The economic downturn of 2008 had left many excellent properties and empty buildings vacant all over the country, and Cherokee had good properties for sale, also. David chose a convenient location for the highly touted tractor brand he would offer: Mahindra – a perfect fit with an excellent track record. In 2010, the brand became the largest selling tractor of its kind in the world and continues to hold the title. The business ratio has climbed quickly. At startup, Foothills Tractor would have less than 3% of the market share. Now, Mahindra is closer to 49%. One out of every two tractors sold anywhere is a Mahindra, and Foothills Tractor now owns 40% of the market share, specializing in subcompact and compact utility tractors. “To be honest, I wasn’t prepared to be an entrepreneur. The only experience I had in sales was selling sunglasses in the mall during summer breaks,” he laughs. “My plate was full, and I had to teach myself and learn quickly. I owe everything to my parents and my college baseball coach who instilled in me that failure is not an option. Never has been, never will be.” Initially, without employees, David started each day early and ended late, working six days every week, grabbing a PB&J for lunch. He and his father would deliver a sale after hours, (which they still do) . Working with his customers, he developed positive client relationships with people he now calls friends. “I think it is important to go above and beyond expected service. Every time we sell a tractor, our family grows.”


FOOTHILLS TRACTOR & EQUIPMENT Foothills Tractor currently has eleven employees and displays at least 100 tractors ‘on the ground’ at all times. Their product offerings also include Toro, Echo, Spartan, Shindaiwa and Vermeer. Foothills Tractor has been well received in Cherokee County, and David says the community has been more than welcoming. David’s wife, the former Lynden Curry is a Centre native whose family has contributed to agricultural growth for generations. She has been employed by the Cherokee County board of education as a career coach for the system, helping youths prepare for successful college experiences. In addition to his business and growing family, David opened the second Foothills Tractor in Alexandria, between Gadsden and Oxford in February 2017. As the only tractor store available there, it is designed to meet the needs of underserved customers in the area, offering a full array of products.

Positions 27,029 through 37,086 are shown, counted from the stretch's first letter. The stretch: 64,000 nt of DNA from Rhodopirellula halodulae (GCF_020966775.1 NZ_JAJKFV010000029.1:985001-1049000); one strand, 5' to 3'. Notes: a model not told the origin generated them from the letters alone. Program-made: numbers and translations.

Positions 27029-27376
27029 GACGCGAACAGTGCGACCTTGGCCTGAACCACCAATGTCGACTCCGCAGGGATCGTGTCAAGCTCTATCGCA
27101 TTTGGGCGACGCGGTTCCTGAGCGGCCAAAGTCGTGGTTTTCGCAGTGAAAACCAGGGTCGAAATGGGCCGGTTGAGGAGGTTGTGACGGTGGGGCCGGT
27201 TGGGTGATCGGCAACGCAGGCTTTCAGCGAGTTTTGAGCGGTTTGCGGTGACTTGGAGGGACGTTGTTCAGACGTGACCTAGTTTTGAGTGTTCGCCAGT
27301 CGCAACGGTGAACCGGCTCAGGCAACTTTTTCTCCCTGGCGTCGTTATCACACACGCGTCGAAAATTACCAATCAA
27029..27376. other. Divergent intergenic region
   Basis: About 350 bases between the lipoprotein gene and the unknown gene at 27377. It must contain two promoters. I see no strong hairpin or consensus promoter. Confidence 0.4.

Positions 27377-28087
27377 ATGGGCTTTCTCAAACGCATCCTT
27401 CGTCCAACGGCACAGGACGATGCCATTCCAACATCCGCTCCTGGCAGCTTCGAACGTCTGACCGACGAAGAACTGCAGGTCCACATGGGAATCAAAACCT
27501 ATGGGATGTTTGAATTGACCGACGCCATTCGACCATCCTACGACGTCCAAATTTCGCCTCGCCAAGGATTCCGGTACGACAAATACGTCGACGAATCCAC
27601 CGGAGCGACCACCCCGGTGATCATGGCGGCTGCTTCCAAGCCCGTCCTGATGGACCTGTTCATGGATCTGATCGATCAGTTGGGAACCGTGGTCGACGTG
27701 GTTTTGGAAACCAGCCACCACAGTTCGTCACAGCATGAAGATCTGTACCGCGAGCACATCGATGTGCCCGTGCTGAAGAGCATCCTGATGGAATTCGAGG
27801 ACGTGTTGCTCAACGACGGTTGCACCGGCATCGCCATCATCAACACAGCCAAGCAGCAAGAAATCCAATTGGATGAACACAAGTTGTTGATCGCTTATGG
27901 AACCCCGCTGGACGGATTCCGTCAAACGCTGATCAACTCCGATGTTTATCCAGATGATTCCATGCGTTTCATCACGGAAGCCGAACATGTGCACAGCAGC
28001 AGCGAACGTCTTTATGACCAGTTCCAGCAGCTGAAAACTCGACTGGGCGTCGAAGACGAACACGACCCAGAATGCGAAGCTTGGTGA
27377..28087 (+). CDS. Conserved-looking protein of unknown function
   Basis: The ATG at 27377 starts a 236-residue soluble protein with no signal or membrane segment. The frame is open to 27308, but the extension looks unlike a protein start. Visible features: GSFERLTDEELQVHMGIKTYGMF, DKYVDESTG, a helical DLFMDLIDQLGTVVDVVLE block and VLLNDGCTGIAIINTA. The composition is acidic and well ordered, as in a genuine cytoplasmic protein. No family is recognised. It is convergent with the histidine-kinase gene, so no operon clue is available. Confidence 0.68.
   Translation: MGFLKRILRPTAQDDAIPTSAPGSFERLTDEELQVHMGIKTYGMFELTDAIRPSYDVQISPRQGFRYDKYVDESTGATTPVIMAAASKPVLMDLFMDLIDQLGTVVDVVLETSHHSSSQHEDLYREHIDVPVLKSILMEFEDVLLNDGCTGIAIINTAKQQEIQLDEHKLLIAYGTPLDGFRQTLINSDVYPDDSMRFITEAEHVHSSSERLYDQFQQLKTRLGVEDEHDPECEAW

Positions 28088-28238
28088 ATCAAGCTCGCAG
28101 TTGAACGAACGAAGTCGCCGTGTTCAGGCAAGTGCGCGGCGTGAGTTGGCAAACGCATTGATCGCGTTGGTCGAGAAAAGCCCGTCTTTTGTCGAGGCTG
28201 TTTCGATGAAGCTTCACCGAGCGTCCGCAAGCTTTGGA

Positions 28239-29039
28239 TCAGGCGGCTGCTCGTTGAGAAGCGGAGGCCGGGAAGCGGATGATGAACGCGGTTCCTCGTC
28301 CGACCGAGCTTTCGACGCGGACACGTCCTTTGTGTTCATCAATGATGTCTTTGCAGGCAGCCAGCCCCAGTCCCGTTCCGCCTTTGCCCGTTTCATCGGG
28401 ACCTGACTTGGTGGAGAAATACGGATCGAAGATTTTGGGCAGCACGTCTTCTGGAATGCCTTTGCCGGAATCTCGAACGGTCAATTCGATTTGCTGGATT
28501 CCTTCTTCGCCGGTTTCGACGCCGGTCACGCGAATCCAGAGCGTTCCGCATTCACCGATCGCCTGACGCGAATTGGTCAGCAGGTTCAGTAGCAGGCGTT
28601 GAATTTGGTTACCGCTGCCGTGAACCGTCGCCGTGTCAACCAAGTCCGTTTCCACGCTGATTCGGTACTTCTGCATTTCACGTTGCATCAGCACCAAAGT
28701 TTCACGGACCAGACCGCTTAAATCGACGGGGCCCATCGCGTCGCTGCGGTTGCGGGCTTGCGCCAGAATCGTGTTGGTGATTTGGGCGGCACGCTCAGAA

256-927-4487 1226 East Main Street Centre, Alabama 35960 www.FoothillsTractor.com

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The Town of

Leesburg

“Everywhere you turn something is happening. New businesses are popping up, and established ones are expanding. Living in Leesburg is life at its best.”

Mayor Brandy Pierce

Brandy Pierce was elected in 2016, after filling the term and seat of the late Mayor Ed Mackey, whose optimistic vision for the town spurred attraction and attention to Leesburg. Mayor Pierce shares and promotes that same optimism. “We are fortunate to have a council that is dedicated to progress, yet at the same time mindful of smart growth. Our Council, Cody Adams, Frankie Brewster, Wayne Bryam, Joe Sonaty and Diane Tillery have all given their time and talents toward making good things happen in Leesburg. The accomplishments that have been made in the last few years have been exciting. We are so pleased to have completed Leesburg Landing, and look forward to the additions that are coming. There’s no better place to enjoy the water than at our shoreline,” says Mayor Pierce. “Everywhere you turn something is happening. New businesses are popping up, and established ones are expanding. Living in Leesburg is life at its best. I can’t wait to see what tomorrow will bring.” 20